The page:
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Coronavirus: What should employers do in the event of a pandemic?

With the news that several firms in London are taking precautionary measures against the new COVID-19 by asking staff to work from home, employers should be thinking proactively about best practice in the event of a pandemic and the steps they may need to take now to protect the safety of their staff.

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With the news that several firms in London are taking precautionary measures against the new COVID-19 by asking staff to work from home, employers should be thinking proactively about best practice in the event of a pandemic and the steps they may need to take now to protect the safety of their staff.

What are my rights and duties as an employer in the coronavirus pandemic?

Duty of health and safety
Although it is important to prevent unauthorised absences, your primary duty in the event of a pandemic is to protect the health and safety of your employees. This means ensuring good hygiene, good communication and that your working practices don’t pose undue risks to your staff.

A good sickness absence policy will allow you to manage any employees showing symptoms of infectious illness. Usual sick leave and pay provisions will apply. The same is true for any workers who have been placed in quarantine or have not been allowed back to the UK.

Right to enforce home-working
Perhaps you have an employee who was recently on holiday in Northern Italy but isn’t showing signs of the illness. Can you nonetheless insist that they stay out of the office?

Some employers may have an express, contractual right to require an employee to stay at home. However, even where this does not exist, it’s unlikely to be a breach of duty to insist an employee stays at home – providing of course that there are legitimate, non-discriminatory grounds for concern.

Nonetheless, you should deal with it sensitively and discretely. Regardless of whether flexible working is possible, if an employee is well but is required to stay away from the office, they should be receiving their usual pay.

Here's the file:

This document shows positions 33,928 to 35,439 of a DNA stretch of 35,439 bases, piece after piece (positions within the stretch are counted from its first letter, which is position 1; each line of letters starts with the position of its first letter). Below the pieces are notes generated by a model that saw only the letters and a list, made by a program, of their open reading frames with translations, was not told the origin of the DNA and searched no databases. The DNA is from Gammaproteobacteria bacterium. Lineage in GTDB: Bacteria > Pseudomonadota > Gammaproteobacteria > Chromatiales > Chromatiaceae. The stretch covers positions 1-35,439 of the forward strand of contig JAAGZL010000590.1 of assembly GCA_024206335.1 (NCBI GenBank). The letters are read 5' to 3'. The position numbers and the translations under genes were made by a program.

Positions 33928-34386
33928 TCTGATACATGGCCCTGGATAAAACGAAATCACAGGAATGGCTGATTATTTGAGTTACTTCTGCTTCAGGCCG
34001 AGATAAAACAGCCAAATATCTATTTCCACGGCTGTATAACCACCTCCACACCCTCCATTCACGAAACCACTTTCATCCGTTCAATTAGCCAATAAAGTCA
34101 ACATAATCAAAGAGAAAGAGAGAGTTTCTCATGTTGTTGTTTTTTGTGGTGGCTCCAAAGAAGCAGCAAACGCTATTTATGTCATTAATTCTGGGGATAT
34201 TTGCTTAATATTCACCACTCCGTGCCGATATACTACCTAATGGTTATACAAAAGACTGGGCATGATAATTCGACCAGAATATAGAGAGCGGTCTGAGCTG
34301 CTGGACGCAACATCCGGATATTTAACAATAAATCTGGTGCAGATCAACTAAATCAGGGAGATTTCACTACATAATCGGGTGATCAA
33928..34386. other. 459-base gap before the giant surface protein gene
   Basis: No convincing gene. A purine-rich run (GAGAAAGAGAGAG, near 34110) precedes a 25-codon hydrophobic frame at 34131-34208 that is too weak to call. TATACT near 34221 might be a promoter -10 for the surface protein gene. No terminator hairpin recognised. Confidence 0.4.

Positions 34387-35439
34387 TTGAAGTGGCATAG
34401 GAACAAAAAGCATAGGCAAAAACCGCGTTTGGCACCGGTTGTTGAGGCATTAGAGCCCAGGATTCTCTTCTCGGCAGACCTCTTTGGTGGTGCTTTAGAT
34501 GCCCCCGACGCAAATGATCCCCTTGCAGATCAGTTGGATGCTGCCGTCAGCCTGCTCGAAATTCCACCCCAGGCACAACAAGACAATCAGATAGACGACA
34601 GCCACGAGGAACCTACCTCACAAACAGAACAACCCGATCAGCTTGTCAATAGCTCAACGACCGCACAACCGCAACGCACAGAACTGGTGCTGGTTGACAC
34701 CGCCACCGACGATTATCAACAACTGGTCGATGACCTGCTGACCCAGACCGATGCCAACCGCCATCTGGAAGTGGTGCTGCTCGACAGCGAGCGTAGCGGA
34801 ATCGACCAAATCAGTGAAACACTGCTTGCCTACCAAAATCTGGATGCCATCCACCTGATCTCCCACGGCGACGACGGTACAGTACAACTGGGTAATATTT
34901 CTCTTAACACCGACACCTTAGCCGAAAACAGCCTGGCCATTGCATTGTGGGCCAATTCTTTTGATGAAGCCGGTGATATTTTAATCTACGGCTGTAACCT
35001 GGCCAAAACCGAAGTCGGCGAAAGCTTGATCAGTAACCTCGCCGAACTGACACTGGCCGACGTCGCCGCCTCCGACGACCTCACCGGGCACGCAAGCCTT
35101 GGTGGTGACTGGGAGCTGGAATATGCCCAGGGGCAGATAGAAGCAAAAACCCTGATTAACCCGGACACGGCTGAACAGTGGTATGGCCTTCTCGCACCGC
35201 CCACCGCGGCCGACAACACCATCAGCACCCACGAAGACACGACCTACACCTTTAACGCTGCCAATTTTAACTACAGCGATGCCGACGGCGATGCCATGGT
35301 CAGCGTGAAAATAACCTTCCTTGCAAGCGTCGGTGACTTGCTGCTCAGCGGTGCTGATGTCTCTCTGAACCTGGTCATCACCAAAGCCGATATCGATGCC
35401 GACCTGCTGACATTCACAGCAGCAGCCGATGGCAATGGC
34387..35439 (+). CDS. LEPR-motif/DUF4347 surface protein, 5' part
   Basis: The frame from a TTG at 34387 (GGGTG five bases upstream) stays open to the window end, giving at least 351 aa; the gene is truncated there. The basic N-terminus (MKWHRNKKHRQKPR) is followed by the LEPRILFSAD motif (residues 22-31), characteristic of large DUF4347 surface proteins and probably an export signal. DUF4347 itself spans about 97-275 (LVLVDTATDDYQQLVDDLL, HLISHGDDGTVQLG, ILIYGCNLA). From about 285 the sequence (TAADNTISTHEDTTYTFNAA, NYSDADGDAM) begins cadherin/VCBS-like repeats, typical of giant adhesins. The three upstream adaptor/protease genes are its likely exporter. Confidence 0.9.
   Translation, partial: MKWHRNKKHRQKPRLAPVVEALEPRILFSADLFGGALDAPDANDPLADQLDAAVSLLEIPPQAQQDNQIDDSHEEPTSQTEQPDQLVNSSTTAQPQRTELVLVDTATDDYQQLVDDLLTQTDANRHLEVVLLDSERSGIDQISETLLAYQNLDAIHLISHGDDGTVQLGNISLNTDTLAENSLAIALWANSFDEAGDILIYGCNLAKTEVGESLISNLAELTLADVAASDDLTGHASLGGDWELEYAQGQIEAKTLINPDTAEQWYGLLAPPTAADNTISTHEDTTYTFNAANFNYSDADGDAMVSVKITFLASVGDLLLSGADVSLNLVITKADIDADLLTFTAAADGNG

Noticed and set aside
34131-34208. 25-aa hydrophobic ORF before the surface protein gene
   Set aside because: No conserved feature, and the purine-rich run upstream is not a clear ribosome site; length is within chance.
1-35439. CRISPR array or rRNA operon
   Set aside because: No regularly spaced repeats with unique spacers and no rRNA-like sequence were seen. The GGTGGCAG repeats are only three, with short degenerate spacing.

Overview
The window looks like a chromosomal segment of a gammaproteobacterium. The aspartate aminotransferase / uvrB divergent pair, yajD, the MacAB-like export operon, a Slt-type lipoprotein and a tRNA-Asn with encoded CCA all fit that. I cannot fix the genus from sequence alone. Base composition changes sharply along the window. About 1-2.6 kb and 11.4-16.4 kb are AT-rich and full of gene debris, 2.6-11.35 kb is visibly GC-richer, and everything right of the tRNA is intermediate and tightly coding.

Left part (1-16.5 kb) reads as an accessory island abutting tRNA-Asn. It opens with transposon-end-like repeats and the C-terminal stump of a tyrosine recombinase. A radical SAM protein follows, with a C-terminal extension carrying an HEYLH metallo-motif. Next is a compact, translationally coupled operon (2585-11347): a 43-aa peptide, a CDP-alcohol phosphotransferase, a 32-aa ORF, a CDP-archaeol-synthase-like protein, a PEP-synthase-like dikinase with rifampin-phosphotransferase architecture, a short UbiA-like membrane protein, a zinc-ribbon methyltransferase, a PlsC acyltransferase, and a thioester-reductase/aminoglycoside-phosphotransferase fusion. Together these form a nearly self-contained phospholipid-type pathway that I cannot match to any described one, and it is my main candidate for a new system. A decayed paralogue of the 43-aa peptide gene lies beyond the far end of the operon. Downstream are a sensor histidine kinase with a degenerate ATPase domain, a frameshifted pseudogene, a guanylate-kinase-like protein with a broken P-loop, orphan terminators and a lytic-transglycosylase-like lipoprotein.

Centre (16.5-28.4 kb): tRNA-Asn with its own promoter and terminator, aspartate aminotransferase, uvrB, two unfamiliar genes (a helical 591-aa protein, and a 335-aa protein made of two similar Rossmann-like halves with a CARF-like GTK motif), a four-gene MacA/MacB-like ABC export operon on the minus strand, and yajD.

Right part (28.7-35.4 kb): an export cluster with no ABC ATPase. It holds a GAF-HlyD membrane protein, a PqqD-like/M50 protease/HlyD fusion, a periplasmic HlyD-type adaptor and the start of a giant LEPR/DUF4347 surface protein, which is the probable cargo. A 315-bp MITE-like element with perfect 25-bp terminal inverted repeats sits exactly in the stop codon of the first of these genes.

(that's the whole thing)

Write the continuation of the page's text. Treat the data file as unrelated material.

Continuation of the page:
Right to enforce office-working
Perhaps your employees are afraid of catching coronavirus, and don’t want to come in. Can you insist that they do?

Primarily, you should listen to the concerns of your staff. There may be easy ways around this issue, for example by allowing them to work from home, or commute outside of rush hour to avoid peak times.

You could also consider arranging for staff to take unpaid leave or holiday.

If your employees unreasonably refuse to attend work, despite negligible risk, and it is not possible to give them leave, consider taking disciplinary action.

Right to close the office
Current ACAS guidance states that if someone with coronavirus comes to work, you do not necessarily have to close the office. Local Public Health will contact you to perform a risk assessment.

However, if you do choose to close the office temporarily for safety reasons, make sure plans are in place so that you can communicate effectively with staff. Unless provided for in employment contracts, you will still need to pay workers during the time the office is closed.

What steps should I be taking now?

Keep clean

  • Basic hygiene is crucial. Everyone at work should be washing their hands thoroughly with hot water and soap and/or sanitiser and using disposable tissues to catch sneezes or coughs. Put up signs or send emails to remind staff of these simple rules.
  • Increase the cleaning of the workplace – particularly phones, door handles, stairwells and lifts.
  • Provide hand sanitisers and tissues to employees, or ensure they are kept topped up in communal areas.
  • Employees may feel more comfortable wearing face masks, particularly if they work closely with the public, so consider providing staff with masks, if appropriate.

Keep informed

  • Make sure you know how to spot the symptoms of coronavirus. See for example NHS guidance here.
  • Stay up to date with government advice, particularly regarding the areas heavily affected, so as to avoid any non-essential business travel to coronavirus hotspots.
  • Ensure your remote-working structures (if you have them) are accessible and ready in case you need to use them on a large scale.

Keep in touch

  • Communication is key. Manage any ‘fear of the workplace’ by keeping employees informed of any actions you are taking to protect them and the likely level of risk. Those at a higher risk (e.g. pregnant employees or those with low immune systems) should be informed accordingly.
  • Staff should be made aware of how they will be contacted if their employer decides to take precautionary measures. This will require having up to date contact details for all staff and their emergency contacts.

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Tania Goodman

Partner - Head of Employment

tania.goodman@collyerbristow.com